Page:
Idaho Gov. Butch Otter announced
Monday that his state will no longer act as the federal
government’s “designated agent” for wolf management.
Republican contends that wolves have been “devastating” deer, elk
and moose populations and the state has a “sovereign right” to
protect its big game populations.
“Idahoans have suffered from this intolerable situation for too
long, but starting today at least the state will no longer be
complicit,” Otter wrote. “As you know, Idaho stands ready to manage
wolves when the species is once again delisted. Until then, the
state will not manage wolves as the designated agent of the federal
“That means that Idaho Department of Fish and Game will not perform
statewide monitoring for wolves, conduct investigations into
illegal killings, provide state law enforcement in response to
illegal takings or implement the livestock depredation response
Otter said he is instead directing Fish and Game to concentrate on
protecting ungulate herds from wolves, using experienced volunteers
to act as “special agents” in carrying out “control actions” in
certain areas where wolf impacts on elk, in particular, have been
a statement released Monday afternoon from Washington, D.C., a
Department of Interior press secretary said sport hunting for
wolves cannot legally resume, despite Idaho’s action.
light of the federal court ruling, the wolf is again on the
Endangered Species list and therefore we cannot currently authorize
the resumption of sport hunting of wolves,” stated Kendra Barkoff.
“Up to this point, we appreciate the states of Idaho and Montana
who have been working responsibly to manage wolves; nonetheless, we
must follow the court’s ruling.”
It’s unclear what impact Idaho’s new policy towards wolves will
have on Montana, which is currently pursuing a multi-pronged
approach to restore a managed wolf hunt. Montana Fish, Wildlife and
Parks Director Joe Maurier and Carolyn Sime, the state’s wolf
management coordinator, could not be reached for comment.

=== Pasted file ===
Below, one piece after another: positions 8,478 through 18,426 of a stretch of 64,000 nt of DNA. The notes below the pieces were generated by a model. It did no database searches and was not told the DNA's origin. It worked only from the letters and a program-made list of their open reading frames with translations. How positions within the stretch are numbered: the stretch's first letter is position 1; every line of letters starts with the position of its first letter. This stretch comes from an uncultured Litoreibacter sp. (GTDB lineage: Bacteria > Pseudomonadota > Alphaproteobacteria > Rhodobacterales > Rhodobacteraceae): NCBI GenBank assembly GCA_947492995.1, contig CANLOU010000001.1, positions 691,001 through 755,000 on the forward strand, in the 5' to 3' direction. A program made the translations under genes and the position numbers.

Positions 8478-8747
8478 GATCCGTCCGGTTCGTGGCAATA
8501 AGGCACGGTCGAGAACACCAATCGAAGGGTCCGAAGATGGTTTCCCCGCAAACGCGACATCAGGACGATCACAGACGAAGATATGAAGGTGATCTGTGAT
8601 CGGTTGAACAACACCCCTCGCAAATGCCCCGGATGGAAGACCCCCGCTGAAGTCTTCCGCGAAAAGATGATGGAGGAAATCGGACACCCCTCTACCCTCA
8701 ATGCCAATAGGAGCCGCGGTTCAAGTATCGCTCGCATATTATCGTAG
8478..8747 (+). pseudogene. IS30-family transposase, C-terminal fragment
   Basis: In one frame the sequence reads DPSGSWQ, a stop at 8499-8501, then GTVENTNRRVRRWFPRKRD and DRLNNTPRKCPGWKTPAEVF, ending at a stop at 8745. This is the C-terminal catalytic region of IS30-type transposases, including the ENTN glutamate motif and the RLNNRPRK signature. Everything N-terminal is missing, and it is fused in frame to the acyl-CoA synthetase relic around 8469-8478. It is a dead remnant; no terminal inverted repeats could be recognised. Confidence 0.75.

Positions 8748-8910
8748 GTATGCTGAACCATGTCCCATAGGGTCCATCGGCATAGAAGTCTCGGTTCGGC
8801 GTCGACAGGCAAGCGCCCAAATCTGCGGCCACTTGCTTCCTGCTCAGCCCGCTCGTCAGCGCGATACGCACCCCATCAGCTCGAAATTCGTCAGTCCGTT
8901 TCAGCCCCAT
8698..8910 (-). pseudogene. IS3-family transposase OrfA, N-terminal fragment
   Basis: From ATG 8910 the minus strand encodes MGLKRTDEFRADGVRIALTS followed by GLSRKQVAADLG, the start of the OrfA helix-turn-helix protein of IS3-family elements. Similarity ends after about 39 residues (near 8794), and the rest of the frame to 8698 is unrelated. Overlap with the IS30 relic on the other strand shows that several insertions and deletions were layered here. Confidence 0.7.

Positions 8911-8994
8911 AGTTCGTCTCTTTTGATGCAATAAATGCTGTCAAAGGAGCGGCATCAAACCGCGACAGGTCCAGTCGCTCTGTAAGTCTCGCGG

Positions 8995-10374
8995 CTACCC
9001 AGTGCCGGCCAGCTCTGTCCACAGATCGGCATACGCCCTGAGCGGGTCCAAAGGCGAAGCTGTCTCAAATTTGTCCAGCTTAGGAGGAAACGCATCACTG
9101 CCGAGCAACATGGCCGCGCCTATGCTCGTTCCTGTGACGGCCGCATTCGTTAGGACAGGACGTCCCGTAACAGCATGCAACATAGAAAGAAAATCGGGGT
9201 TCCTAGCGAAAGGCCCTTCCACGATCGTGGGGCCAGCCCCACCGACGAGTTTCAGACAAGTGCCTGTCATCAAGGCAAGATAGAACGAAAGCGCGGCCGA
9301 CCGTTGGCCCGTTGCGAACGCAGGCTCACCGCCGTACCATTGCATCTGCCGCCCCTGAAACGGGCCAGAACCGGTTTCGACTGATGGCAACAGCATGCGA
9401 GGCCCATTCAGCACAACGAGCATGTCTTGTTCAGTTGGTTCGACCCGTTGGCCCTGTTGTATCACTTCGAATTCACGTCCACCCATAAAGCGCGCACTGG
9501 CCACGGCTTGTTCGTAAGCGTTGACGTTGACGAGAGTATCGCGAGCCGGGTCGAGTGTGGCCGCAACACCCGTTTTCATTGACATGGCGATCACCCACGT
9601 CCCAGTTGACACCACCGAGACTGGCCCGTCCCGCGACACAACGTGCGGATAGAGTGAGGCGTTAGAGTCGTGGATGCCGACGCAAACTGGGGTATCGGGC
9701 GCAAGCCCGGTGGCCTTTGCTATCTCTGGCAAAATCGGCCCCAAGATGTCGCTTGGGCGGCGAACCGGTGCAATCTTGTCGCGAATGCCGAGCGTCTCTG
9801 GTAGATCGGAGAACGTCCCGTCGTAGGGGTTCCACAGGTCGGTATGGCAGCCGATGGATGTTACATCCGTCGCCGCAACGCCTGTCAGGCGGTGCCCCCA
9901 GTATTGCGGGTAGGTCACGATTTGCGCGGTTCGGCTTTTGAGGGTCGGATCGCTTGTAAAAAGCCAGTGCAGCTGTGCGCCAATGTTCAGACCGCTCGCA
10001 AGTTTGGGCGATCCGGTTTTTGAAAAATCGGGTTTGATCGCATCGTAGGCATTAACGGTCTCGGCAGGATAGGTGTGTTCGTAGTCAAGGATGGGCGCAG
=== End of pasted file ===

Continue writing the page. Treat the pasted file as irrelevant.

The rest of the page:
Montana Rep. Denny Rehberg recently told the Inter Lake that in his
conversations with Otter, the governor said his new approach toward
wolves is similar to declaring Idaho a “sanctuary state.” That term
is typically applied to cities and states that refuse to take on
any role in enforcing federal immigration laws.
Otter wrote another letter to Salazar in August stating the Idaho
Fish and Game Commission had recommended that the state remain in a
lead management role for wolves, and asking to negotiate a new
memorandum of understanding for that to happen.
Otter warned that he would be seeking a “provision for public
hunting” in the agreement, despite the ruling from U.S. District
Judge Donald Molloy of Missoula earlier this year that restored
Endangered Species Act protections for wolves in Idaho and Montana,
effectively ending managed wolf hunts in both states.
Montana and Idaho both assumed lead management roles around 2006,
using federal funding to carry out a variety of wolf-related
duties. Otter noted that Idaho eagerly accepted its new role to
show that the state could manage wolves in a manner similar to the
way other predator species are managed.
showed, during delisting, that we are responsible stewards of all
our wildlife, including your wolves,” Otter states in his latest
letter to Salazar. “Today I join many Idahoans in questioning
whether there is any benefit to being a designated agent without
the flexibility of a public hunt, which has been denied.”
Otter concluded by saying he is “committed to finding a path
forward for delisting” wolves and restoring the state’s authority
to manage the species.
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Reporter Jim Mann may be reached at 758-4407 or by e-mail at